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Salary History Can’t Defend Lower Pay, 9th Cir. Rules Again (1)

Feb. 27, 2020, 6:07 PMUpdated: Feb. 27, 2020, 9:03 PM

Employers can’t use a worker’s salary history to justify paying her less than male peers, the full Ninth Circuit ruled in a case that could force the U.S. Supreme Court to reckon with a defense to Equal Pay Act claims that critics say perpetuates gender inequities.

Only criteria that are job-related fall under the federal pay law’s any “factor other than sex” defense, the court said. The defense allows employers to escape discrimination liability by pointing to shift differentials, the time of day when work is performed, and similar legitimate distinctions to defeat a claim that it paid a worker of one sex less than workers of the opposite sex for equal work, the court said.

Prior pay isn’t job-related for purposes of an Equal Pay Act claim because it pertains to compensation the worker received for a different job, Judge Morgan B. Christen wrote for the en banc U.S. Court of Appeals for the Ninth Circuit.

The Second, Fourth, and Tenth circuits all agree that only job-related factors are relevant to the factor-other-than-sex defense, Christen said. The Seventh Circuit is the only federal appeals court that has found the defense “embraces an almost limitless number” of other criteria as long as they don’t involve a worker’s sex, the judge said.

This is the second time that the full Ninth Circuit has tackled the issue. It previously ruled in favor of math consultant Aileen Rizo, and that decision was appealed to the Supreme Court in 2018. But the justices last year sent it back to the Ninth Circuit because it was penned by the late Judge Stephen Reinhardt, who died 11 days before the court issued the opinion in Rizo’s case against Fresno County, Calif. The county argued that it paid Rizo less than her male peers based on a scale that factored in her prior work experience as a math teacher, as well as other criteria such as her graduate education.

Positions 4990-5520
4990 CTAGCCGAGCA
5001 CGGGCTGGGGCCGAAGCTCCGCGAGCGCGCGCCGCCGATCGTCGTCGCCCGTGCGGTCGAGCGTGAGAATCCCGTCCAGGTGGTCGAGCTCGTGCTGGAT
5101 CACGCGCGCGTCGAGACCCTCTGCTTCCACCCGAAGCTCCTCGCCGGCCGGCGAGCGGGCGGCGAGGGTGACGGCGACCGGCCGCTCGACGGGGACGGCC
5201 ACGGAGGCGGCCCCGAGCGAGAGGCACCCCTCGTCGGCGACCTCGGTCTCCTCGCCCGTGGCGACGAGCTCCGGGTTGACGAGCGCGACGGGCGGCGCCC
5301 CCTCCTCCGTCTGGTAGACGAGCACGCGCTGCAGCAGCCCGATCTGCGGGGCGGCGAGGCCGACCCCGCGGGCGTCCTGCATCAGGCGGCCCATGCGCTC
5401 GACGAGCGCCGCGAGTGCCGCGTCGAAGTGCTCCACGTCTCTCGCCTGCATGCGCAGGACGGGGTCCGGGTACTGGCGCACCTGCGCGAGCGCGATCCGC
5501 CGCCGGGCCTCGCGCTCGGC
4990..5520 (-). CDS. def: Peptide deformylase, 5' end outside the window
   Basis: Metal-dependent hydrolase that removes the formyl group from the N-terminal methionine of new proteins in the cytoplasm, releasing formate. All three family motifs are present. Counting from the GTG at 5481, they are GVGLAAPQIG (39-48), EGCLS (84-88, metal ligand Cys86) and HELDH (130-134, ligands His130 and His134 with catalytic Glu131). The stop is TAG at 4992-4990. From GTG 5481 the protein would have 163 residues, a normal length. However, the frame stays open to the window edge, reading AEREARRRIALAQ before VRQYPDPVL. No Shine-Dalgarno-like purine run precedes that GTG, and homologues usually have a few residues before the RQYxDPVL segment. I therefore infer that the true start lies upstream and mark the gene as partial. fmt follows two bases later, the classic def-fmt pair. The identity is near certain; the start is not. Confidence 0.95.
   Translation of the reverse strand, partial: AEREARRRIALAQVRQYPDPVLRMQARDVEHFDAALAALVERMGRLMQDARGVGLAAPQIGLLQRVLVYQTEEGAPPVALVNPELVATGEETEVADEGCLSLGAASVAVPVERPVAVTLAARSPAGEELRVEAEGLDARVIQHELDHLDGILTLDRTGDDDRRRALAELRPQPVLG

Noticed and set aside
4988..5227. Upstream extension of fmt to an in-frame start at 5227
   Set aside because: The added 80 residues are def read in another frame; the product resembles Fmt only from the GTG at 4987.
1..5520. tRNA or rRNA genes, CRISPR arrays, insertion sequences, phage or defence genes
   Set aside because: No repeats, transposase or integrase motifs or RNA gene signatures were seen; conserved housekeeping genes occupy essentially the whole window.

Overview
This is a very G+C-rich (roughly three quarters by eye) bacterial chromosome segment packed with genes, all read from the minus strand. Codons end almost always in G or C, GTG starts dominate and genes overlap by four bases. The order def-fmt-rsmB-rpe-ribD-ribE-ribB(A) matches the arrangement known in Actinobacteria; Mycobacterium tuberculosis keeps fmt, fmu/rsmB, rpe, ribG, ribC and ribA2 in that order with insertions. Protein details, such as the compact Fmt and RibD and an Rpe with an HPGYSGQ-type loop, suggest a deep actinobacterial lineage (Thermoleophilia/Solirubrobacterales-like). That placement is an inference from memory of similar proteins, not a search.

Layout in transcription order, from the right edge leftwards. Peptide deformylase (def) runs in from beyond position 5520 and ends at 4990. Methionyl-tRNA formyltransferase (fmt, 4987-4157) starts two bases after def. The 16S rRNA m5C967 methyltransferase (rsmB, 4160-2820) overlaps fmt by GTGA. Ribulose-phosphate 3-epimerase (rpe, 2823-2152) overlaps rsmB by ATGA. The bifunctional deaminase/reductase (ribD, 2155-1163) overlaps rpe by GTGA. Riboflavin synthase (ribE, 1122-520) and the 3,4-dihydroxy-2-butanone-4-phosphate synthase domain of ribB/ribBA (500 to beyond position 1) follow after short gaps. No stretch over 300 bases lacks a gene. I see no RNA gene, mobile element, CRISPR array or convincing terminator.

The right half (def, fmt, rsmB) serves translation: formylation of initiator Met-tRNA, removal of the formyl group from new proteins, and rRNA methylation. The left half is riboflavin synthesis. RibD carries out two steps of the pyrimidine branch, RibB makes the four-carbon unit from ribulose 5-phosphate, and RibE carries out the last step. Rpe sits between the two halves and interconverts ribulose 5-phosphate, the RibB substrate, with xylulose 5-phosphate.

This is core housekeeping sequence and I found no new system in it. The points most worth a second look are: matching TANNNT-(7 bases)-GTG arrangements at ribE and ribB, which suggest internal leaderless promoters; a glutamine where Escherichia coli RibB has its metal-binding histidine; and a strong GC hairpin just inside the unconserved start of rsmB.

The high court told the Ninth Circuit to reconsider the salary history issue without Reinhardt. The case has drawn wide interest from worker advocates, as well as the Equal Employment Opportunity Commission, who argue that the use of salary history to set pay perpetuates a cycle where women and people of color make less than their white, male counterparts.

“This decision makes clear that the fact that women have been paid less in the past is not a lawful justification for paying women less in the future,” Emily Martin, vice president for education and workplace justice at the National Women’s Law Center, said. The center wrote a friend-of-the-court brief in the case. “It makes clear that the Equal Pay Act was designed to ensure pay discrimination does not follow women from job to job through their careers.”

California is among dozens of states and cities that have banned salary history inquiries in recent years to combat gender pay gaps. Fresno County ended its salary history-based pay procedure in 2015.

Some business representatives have argued that not allowing employers to ask about prior salary deprives them of a necessary tool in determining how to pay new hires. It might also cause employers to make other unwanted assumptions, including that a female job candidate will accept a lower pay rate than a male candidate because women historically had been paid less than men, some say.

Concurrences Join Result Only

In Rizo’s case, five judges—Sidney R. Thomas, William A. Fletcher, Richard A. Paez, Marsha S. Berzon, and Paul J. Watford—joined Christen’s opinion.

Judges M. Margaret McKeown, Richard C. Tallman, Consuelo M. Callahan, Carlos T. Bea, and Mary H. Murguia concurred, meaning that Rizo can proceed to trial on her claims. But they agreed on the result only.

The majority went too far in holding prior salary may never be used as a defense in an Equal Pay Act lawsuit, McKeown wrote in a concurring opinion. Agreeing, Callahan said in another concurrence that the majority overlooked Supreme Court precedent on the issue and created “an amorphous and unnecessary standard” that “ignores the realities and dynamic nature of business.”

Siegel Yee Brunner & Mehta represented Rizo. Jones Day and McCormick Barstow Sheppard Wayte & Carruth represented the school district. Attorneys didn’t immediately respond to request for comment.

The case is Rizo v. Yovino, 9th Cir., No. 16-15372, en banc 2/27/20.

(Updated with additional reporting.)

To contact the reporters on this story: Patrick Dorrian in Washington at pdorrian@bloomberglaw.com; Erin Mulvaney in Washington at emulvaney@bloomberglaw.com

To contact the editors responsible for this story: Rob Tricchinelli at rtricchinelli@bloomberglaw.com; Nicholas Datlowe at ndatlowe@bloomberglaw.com; Jay-Anne B. Casuga at jcasuga@bloomberglaw.com

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